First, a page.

8. His humor. Gramps could get a grin out of anyone, anytime, anywhere. He wasn’t an easy man, nor did he possess much tact, but he treated people like they mattered even when he poked fun at them. If he didn’t poke fun at you, it sort of made you feel left out. In return, everyone went out of their way to please him. I’ve done things I never wanted to, just because it made him happy. Like eat a slice of bread slathered in homemade applesauce. I’m not the only one.

9. I have several first cousins and for how varied in age and how far apart we live, I’d say we are closer than we have any right to be. I love spending time with all of them, spouses and children included. At Gramps’ funeral last year we sat around talking and missing him all ready. At some point my cousins Aaron and Mark got in a good natured discussion about which one was Gramps’ favorite. They each had their reasons he liked them best. Mark and his pancake breakfasts with Gramps. Aaron and Gramps shared a love for baseball. He had pet names for all of us. I realized at that moment that we all thought we were Gramps’ favorite. I can’t think of a better illustration of what a good man, husband, father, grandfather, and great-grandfather he took the time to be.

The lessons I learned from watching him are too many to recount. Taking the time to be a good neighbor, a good friend, and a good person is never wasted. Sharing what you have brings people closer and nine times out of ten they will return the favor. Sometimes it’s okay to spend an entire day with your foot up on a table, talking with friends, and worry about the work to be done tomorrow. Doing what is right isn’t always easy. Work hard first, play after. Family, especially when they are as great as mine, is a treasure. Making a child feel important and special can change their life. Reveille over loud speakers is a great way to wake up a house full of people. Pulling on big toes is a great way to wake up one person at a time. Being able to laugh at yourself adds years of happiness to your life. You don’t have to say I love you in order for everyone in the room to know it’s true. In fact, it’s okay to sit in silence and watch a game of baseball. Silence isn’t scary. It’s comfortable.

These are just a few. He was my protector, my friend, my grandpa, my self-esteem, the reason I felt special. My euchre partner. My reason to laugh during prayers. The quiet force behind my bravery. When the minister at his funeral asked us to describe him in one word, I choked out, “anchor.” He was my anchor. He anchored our family firmly together in love and respect. He still does.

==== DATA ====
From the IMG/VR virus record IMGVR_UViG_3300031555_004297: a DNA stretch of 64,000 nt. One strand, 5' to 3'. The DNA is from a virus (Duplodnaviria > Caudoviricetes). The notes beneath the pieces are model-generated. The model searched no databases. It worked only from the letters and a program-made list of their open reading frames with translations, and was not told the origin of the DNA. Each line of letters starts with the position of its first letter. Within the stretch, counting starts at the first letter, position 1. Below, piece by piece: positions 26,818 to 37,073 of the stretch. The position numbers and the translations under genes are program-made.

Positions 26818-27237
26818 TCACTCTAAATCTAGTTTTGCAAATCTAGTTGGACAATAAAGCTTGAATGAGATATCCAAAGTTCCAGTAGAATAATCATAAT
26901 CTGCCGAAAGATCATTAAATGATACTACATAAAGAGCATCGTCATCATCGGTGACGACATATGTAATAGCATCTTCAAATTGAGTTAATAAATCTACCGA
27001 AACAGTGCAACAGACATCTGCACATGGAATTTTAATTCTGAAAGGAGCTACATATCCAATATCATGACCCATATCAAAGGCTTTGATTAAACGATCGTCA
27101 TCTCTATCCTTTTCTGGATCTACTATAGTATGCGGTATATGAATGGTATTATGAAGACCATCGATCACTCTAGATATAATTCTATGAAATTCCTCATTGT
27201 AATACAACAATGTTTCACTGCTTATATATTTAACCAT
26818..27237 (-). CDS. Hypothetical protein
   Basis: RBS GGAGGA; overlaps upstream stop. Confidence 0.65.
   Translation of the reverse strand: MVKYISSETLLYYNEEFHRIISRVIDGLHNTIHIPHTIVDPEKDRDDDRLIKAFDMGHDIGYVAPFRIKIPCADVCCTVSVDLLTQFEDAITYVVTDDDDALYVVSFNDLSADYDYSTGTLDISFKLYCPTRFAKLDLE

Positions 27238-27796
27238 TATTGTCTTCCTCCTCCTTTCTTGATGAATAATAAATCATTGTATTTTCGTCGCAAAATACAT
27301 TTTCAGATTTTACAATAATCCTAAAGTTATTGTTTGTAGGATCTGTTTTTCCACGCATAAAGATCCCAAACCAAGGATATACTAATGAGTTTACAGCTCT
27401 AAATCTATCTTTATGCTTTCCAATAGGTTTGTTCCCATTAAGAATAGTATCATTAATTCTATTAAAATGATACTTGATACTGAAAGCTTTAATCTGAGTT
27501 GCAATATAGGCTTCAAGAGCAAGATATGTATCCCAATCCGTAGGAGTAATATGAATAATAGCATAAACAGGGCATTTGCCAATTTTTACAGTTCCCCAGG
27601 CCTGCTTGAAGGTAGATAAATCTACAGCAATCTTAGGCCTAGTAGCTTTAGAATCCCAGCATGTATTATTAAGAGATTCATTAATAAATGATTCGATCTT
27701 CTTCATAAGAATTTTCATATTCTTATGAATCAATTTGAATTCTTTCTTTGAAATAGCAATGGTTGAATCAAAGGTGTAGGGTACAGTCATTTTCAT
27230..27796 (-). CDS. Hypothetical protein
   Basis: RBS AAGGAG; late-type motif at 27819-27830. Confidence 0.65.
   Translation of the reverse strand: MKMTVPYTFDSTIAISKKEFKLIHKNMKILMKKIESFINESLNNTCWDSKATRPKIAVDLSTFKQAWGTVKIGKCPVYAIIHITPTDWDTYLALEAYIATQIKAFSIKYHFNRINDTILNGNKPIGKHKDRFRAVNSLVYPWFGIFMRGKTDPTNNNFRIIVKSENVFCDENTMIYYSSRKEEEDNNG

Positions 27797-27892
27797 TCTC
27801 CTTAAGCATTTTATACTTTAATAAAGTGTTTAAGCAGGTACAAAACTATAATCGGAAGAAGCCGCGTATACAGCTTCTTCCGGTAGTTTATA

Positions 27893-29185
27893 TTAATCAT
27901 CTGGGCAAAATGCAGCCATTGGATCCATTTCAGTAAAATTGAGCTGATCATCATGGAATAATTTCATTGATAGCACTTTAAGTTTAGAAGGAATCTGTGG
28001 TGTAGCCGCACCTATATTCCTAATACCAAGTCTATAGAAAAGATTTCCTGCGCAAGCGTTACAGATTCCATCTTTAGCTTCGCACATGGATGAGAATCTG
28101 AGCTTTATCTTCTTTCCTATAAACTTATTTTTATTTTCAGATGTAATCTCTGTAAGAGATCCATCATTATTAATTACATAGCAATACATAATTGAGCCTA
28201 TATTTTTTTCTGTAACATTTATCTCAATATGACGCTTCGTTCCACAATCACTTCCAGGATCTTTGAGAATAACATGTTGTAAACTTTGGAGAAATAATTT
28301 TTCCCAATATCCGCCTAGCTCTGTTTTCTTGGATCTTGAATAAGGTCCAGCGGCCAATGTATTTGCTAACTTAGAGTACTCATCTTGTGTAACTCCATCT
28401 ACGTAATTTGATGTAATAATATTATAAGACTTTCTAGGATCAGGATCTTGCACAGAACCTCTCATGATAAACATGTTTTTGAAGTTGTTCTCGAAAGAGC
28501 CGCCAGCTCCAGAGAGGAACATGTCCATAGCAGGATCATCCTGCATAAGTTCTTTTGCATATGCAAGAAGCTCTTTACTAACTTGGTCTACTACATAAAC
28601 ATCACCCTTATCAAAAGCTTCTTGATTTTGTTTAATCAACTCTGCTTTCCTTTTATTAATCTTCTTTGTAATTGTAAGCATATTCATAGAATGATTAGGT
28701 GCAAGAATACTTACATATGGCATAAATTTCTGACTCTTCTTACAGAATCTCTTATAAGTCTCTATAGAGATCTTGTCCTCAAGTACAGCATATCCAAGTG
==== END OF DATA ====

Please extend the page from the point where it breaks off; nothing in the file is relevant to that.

If you knew my gramps, or have a story of your own you’d like to share, post in the comments. I’d love to read them.

Monday, March 22, 2010

Putting the Villain in Her Place

I haven't posted in a while. My fingers are itching to write, but my new plot isn't quite ready to come out of my head and onto paper just yet. I'm hoping it will be soon. It could be any minute now.

In the meantime, I wanted to spew some thoughts on writing villains. My villain for this book is fully formed, even more so than the main characters. I know what she wants, why she's the way that she is, and exactly what she's up to. I confess: I sort of love her. Her name is Lydia and she's strong.

But could she be too strong?

Even before really getting started (I've written the first chapter plus some), Lydia is threatening to take over. There are two POV's for the novel and one of them is hers. One of them HAS to be hers. She's demanded to tell her story. And it's a good story, so I agree with her. Still...

Is there a danger in knowing her so well? Lydia is the book's paranormal element, she has lived since 19CE and my main story takes place in the present. That's thousands of years of history. I know her MUCH better than my 17 almost 18-year-old protagonist.

I talked out some issues with a fellow writer the other day and said, "I know I'm not ready to write it yet, because at this point all I can see is Lydia winning." Which means either my MC or love interest will have to die.